Accurate Social Security Benefit Calculations

MoneyBee forecasts your Social Security benefits for all retirement ages. Calculates spousal and survivor benefits too.


Retirement Calculator with Social Security

MoneyBee exactly matches the Social Security Administraton's (SSA) online benefit calculators. And since it automatically finds all achievable retirement ages, it calculates your Social Security benefit for each retirement age scenario.

In addition, MoneyBee's estimates are based on "future dollars". This means that all components that go into your benefit calculation are projected using the SSA's intermediate assumptions. Future dollars is the correct basis to use in retirement planning where your assets are also projected forward.

But before we delve more into these important considerations, let's briefly touch on an issue that is currently a hot topic of debate.


Will there even be Social Security by the time you retire?

We have all heard that our Social Security system is expected to run into serious financial difficulties in the not-so-distant future due to our aging population. According to the 2022 OASDI Trustees Report, the system will no longer be able to pay full Social Security benefits by 2035. However, even in the highly unlikely event Congress won't act to solve the problem, the system will still be able to pay 75% of all Social Security benefits at least for the remainder of their 75-year projection period. That said, this is not the first time we are in this situation and Congress has always acted in time to avoid any benefit cuts, usually by raising the Social Security tax. The Social Security Administration (SSA) has identified and priced literally hundreds of alternative solutions that can keep the system solvent.

At one extreme, the problem can be solved by increasing the Social Security tax from 12.4% (6.2% paid by both employer and employee) to about 16.4 (8.2% paid by both employer and employee) starting from 2035, or less if action is taken earlier. Other options include increasing the full retirement age, changing the basis for determining the cost-of-living increases, raising the taxable wage base or applying an extra tax on very high incomes.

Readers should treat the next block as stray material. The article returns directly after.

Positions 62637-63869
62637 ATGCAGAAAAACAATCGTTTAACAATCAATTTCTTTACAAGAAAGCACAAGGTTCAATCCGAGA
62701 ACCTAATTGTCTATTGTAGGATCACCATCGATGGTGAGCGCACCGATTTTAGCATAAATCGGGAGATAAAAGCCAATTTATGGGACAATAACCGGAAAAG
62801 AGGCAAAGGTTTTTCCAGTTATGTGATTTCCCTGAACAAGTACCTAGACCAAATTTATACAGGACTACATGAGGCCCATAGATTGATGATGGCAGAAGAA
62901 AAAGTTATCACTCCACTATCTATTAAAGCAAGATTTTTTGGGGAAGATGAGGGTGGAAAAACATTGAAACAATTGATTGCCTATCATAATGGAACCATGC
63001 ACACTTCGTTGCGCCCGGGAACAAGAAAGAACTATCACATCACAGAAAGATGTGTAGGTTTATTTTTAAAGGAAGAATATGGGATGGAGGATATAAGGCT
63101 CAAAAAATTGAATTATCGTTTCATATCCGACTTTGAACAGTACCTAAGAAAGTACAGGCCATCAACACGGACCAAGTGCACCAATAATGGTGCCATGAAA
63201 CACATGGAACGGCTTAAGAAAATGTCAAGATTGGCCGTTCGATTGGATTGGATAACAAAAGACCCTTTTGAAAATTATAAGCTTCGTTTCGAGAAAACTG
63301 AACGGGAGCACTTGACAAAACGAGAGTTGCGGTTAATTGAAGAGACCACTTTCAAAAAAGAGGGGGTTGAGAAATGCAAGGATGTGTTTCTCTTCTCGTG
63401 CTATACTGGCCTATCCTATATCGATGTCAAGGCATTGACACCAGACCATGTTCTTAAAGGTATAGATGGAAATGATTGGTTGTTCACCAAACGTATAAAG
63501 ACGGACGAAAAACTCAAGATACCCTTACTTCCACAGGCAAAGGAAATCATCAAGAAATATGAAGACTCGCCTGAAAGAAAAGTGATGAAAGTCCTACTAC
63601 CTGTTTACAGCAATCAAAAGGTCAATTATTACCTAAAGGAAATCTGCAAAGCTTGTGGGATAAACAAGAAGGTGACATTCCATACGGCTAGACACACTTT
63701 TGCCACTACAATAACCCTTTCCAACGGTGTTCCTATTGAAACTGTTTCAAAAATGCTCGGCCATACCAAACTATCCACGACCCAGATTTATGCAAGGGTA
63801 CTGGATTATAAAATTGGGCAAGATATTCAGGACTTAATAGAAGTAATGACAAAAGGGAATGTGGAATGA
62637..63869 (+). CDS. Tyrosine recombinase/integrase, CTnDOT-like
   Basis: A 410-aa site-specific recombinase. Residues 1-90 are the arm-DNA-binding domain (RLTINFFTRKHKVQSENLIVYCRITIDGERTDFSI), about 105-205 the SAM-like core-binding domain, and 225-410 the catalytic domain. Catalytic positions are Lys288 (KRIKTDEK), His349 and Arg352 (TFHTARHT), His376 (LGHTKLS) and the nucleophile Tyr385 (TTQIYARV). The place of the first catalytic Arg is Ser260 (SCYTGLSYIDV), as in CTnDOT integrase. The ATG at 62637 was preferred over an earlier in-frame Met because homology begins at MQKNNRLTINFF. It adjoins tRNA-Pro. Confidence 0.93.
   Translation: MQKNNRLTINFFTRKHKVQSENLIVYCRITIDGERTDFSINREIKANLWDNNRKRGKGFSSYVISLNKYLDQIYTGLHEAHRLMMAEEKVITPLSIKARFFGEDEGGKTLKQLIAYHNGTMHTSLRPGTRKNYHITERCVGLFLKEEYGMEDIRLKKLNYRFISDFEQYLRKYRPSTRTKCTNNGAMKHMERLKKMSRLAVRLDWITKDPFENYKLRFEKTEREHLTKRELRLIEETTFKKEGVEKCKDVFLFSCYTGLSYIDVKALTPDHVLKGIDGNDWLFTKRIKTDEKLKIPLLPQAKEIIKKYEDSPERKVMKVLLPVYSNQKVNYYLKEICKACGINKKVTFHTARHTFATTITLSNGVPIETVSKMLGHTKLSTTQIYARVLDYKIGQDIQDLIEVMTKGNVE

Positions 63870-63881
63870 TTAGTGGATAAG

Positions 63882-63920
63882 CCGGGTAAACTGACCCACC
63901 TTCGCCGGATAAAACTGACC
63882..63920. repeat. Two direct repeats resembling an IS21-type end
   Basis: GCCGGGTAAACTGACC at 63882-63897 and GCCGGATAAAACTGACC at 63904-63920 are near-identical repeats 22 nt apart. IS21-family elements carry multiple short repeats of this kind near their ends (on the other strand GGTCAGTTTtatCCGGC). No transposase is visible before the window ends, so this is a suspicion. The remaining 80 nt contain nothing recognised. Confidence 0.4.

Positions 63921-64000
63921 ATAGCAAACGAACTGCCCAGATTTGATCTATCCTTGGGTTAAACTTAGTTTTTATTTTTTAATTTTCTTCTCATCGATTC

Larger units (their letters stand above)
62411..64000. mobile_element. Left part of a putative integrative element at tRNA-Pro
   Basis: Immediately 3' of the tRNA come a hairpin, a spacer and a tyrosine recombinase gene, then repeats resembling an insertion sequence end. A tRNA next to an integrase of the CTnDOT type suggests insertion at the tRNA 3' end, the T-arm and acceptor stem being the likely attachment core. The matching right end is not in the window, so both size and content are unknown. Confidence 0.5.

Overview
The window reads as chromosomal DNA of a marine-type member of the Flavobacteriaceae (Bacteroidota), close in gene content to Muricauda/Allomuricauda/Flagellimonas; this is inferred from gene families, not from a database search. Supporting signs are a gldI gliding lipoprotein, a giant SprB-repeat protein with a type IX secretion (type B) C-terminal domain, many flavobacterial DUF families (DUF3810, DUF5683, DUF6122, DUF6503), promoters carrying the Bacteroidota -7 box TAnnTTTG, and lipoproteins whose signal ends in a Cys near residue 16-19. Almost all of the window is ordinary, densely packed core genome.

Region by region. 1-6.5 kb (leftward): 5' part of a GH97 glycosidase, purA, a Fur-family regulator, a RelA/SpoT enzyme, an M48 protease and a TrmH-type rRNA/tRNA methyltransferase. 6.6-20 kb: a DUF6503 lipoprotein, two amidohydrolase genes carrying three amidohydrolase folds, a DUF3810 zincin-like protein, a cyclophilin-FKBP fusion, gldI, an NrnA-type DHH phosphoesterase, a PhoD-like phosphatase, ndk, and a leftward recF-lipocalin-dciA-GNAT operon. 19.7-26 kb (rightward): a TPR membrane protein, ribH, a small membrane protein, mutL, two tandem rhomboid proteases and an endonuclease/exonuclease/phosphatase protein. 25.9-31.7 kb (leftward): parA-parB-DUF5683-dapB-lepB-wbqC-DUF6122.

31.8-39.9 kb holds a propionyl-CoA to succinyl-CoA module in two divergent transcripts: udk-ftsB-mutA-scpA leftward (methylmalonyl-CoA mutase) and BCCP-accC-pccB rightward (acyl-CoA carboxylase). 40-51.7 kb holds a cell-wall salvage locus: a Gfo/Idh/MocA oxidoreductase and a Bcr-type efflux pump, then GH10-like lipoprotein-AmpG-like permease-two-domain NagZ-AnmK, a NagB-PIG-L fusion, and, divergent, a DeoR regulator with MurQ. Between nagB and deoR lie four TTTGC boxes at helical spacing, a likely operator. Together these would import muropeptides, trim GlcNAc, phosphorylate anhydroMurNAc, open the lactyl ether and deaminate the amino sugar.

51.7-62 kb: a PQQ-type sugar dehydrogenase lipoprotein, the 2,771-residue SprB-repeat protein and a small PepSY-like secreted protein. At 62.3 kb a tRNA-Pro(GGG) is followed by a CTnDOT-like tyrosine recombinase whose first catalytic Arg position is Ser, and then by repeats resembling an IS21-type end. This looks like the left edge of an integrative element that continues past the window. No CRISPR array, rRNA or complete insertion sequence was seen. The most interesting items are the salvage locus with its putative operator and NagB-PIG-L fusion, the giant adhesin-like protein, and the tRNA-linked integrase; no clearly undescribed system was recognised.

The ultimate solution will probably include some combination of these options. It is unlikely to include outright benefit cuts, although you may need to wait longer to get an unreduced benefit if the full retirement age is increased further.

The right way to project your Social Security benefit

If your Social Security benefits are not going anywhere, what is the right way to include them in your retirement planning? Getting accurate Social Security estimates is not difficult. Using the right numbers in your retirement planning is where things get tricky.

The SSA offers a set of highly accurate and free calculators. They take into account all the details that go into your actual benefit calculation. The main difference between them is how they handle your earnings history:

Quick Calculator estimates your past earnings based on your current salary, with an option to overwrite the historical pay used.

Online Calculator lets you enter your earnings history manually (from your Social Security statement).

My Social Security Retirement Calculator pulls out your actual earnings history automatically but requires online registration and a rigorous verification process.

All of these calculators deliver the most robust and reliable estimates of your benefit. For your convenience, MoneyBee exactly matches these calculators, provided you use the same earnings history. This way, you don't have to go back and forth between the SSA's calculators and your retirement calculator for each retirement age scenario.

One calculation. Two answers?

The SSA calculators produce two sets of results - measured in current dollars and future dollars. Picking the right set for your retirement planning purposes is where things get a little confusing. And the choice makes no small difference - the future dollars estimate can easily be twice as large as the current dollars value!

The current dollar estimate helps you understand the value of your future benefit

Your current dollars results illustrate how much your Social Security benefits are worth in today's dollars or how much you would receive if both your salary and the national wage index remain fixed forever. Therefore, unless you are within a couple years of retirement, this number is far below the actual dollar amount you can reasonably expect to receive.

Put simply, if your current dollar Social Security benefit estimate is $2,000 a month, it means that your actual benefit at the time you retire will be enough to afford what $2,000 a month can afford today.

However, while the current value estimate seems like a great number to have for your own understanding, it is NOT the number to use in your retirement planning.